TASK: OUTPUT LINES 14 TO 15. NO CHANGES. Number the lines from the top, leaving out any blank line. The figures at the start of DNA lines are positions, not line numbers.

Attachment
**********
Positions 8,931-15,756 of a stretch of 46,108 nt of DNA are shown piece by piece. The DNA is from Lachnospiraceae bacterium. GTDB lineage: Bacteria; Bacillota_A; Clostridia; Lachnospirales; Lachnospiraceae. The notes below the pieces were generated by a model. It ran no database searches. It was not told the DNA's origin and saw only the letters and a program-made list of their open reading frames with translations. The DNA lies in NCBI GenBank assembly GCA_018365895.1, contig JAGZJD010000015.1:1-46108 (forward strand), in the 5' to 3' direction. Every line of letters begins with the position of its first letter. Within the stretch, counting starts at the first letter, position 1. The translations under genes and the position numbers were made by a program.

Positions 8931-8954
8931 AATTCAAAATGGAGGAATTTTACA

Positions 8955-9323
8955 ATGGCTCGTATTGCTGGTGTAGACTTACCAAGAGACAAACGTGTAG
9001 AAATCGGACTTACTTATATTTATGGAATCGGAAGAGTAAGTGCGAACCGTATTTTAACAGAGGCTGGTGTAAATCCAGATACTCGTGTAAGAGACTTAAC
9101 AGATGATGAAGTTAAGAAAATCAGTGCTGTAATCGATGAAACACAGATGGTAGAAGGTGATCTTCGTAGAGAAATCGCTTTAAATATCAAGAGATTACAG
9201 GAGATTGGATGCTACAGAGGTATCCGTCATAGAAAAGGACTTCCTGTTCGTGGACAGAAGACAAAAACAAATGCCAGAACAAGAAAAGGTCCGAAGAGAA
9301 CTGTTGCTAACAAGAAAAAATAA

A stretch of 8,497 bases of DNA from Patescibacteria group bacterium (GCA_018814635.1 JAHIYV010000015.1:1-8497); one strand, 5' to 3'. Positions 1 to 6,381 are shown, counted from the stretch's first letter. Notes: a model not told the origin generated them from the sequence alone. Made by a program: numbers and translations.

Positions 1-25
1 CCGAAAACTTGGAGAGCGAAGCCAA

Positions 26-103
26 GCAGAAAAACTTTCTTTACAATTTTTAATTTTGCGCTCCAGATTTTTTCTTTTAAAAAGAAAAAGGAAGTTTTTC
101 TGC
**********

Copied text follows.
26 GCAGAAAAACTTTCTTTACAATTTTTAATTTTGCGCTCCAGATTTTTTCTTTTAAAAAGAAAAAGGAAGTTTTTC
101 TGC